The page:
Archive for the ‘Unicorntx’ Category

Who Else Noticed

September 6, 2008

I thought for a while no one else noticed the absence of minorities at the Republican Convention, but found this article in the LATimes.

Why isn’t this getting more press?

PS –  If any of you techies want to get this reference in the proper form, I’d appreciate it.

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Score one for the Constitution

September 6, 2007

I’m experiementing with posting without quite knowing how to do this. Hope it works.

Here’s an article about the Patriot Act.

It is refreshing to see that one judge has the courage and the insight to see that this administration needs to be curbed.

Bibles on the Lawn

July 31, 2007

Well, what think you of this?

Personally, I know a lot of needy folks who could use part of that $438,000 to pay for food, prescriptions and utility bills.

Group to Deliver Bibles With Newspapers
Published: 7/31/07, 3:46 PM EDTBy MATT CURRY
FORT WORTH, Texas (AP) – Everything from detergent to computer discs is packaged with the Sunday newspaper. So why not Bibles?
A Christian ministry wants to deliver custom-designed New Testaments to newspaper subscribers around the country as part of an effort to find innovative ways to spread a Christian message. But even in the Bible Belt, not everyone thinks that’s a good idea.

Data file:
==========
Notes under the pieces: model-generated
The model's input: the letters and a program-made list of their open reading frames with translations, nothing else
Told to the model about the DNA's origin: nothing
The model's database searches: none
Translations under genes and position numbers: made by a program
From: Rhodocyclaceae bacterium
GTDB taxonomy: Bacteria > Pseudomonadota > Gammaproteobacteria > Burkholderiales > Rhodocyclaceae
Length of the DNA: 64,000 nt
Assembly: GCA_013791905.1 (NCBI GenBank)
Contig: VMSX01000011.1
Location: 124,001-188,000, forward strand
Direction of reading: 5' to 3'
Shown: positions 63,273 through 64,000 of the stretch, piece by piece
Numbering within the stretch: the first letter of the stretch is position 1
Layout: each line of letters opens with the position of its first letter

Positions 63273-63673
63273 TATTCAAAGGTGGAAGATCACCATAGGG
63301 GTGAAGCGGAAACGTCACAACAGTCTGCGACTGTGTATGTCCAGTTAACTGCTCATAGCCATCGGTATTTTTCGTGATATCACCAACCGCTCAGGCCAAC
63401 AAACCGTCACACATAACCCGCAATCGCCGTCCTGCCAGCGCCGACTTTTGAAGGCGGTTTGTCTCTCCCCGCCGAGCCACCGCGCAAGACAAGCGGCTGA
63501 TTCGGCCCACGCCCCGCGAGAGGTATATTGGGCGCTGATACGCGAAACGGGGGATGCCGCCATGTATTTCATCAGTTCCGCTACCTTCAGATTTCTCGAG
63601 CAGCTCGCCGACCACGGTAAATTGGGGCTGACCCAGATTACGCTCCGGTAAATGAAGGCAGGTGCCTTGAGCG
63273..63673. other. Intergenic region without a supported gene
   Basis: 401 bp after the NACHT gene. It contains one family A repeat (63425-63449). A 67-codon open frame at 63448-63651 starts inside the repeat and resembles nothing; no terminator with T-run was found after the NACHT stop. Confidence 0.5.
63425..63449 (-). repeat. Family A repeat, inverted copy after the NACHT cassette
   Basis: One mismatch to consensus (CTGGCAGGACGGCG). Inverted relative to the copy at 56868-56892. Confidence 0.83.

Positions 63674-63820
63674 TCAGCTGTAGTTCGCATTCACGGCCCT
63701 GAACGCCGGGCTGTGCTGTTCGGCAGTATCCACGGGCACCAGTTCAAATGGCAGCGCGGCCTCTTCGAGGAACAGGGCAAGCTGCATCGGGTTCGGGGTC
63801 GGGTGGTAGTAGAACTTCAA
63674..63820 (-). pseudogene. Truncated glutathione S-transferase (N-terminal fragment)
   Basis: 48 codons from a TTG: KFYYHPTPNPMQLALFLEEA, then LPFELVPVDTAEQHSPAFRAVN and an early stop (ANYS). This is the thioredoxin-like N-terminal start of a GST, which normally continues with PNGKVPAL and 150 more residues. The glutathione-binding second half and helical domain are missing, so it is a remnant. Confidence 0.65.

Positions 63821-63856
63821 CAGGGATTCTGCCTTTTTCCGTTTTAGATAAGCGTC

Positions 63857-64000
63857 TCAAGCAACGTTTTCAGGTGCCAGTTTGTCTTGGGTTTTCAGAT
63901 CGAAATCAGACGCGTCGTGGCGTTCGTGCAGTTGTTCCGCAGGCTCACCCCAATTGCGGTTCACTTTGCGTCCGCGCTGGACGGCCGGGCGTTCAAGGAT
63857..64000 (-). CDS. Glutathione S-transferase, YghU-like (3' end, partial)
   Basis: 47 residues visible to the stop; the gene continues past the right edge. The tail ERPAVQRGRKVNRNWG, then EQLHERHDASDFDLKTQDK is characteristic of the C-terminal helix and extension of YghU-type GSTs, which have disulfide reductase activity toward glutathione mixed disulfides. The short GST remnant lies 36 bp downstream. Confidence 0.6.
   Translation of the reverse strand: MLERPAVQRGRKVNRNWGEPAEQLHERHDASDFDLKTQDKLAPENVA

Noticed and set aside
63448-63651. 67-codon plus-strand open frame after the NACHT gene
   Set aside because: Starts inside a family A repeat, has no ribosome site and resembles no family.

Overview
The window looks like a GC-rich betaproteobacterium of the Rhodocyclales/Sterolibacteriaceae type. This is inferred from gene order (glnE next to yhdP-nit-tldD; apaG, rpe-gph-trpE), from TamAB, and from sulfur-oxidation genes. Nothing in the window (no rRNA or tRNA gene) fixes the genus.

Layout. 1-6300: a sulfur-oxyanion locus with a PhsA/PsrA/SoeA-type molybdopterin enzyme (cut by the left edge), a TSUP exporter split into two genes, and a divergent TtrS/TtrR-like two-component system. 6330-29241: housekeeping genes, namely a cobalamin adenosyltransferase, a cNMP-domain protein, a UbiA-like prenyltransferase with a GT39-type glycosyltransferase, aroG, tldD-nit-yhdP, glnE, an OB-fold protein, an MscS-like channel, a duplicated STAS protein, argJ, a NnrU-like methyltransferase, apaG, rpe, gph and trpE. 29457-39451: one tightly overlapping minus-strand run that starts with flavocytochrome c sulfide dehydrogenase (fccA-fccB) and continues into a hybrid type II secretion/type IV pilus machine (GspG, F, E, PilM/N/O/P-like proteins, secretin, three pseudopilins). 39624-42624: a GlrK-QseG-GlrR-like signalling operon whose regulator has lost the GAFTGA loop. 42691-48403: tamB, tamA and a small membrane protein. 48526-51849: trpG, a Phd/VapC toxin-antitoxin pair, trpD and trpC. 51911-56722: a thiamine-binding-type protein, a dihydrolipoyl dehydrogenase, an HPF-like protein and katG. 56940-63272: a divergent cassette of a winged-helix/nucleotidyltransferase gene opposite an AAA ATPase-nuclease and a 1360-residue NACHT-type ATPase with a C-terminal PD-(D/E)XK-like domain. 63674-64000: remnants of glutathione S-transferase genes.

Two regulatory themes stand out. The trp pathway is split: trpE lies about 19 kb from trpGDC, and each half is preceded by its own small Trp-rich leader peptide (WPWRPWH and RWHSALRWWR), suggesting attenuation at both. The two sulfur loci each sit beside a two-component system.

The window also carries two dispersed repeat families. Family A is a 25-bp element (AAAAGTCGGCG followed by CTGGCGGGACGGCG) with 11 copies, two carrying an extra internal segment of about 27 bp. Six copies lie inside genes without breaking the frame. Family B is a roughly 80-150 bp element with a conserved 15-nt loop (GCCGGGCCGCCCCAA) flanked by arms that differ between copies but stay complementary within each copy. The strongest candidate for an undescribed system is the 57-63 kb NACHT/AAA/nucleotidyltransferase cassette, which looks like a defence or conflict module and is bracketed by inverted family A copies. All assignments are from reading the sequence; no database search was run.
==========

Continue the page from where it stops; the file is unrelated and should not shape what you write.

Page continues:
International Bible Society-Send the Light is planning on spending hundreds of thousands of dollars to distribute Bibles with 11 newspapers during 2007 and 2008. New Testaments would be packaged in pouches on the outside of newspapers, much like soap or other sample products.
The Fort Worth Star-Telegram announced in May it would deliver more than 200,000 New Testaments the last Sunday of the year. David House, the newspaper’s reader advocate, said he received about 70 e-mails split between backers and those opposed to packaging the scriptures with newspapers.
“Do you have any idea how blatantly offensive this boneheaded move is to the thinking public?” a Fort Worth reader wrote in one of several letters to the editor on the topic.
Some of the outcry has come from one of the least likely sources – Christians. Bob Ray Sanders, the Star-Telegram’s vice president and associate editor, said some worried that the Bibles tossed on the lawn with the newspaper would be thrown away because most people already own a Bible.
“I expected that we’d get some criticism, but I thought it would be coming from people who were not Christian or not religious at all. Many of the complaints we got were from people who were Christian and didn’t like the idea,” said Sanders.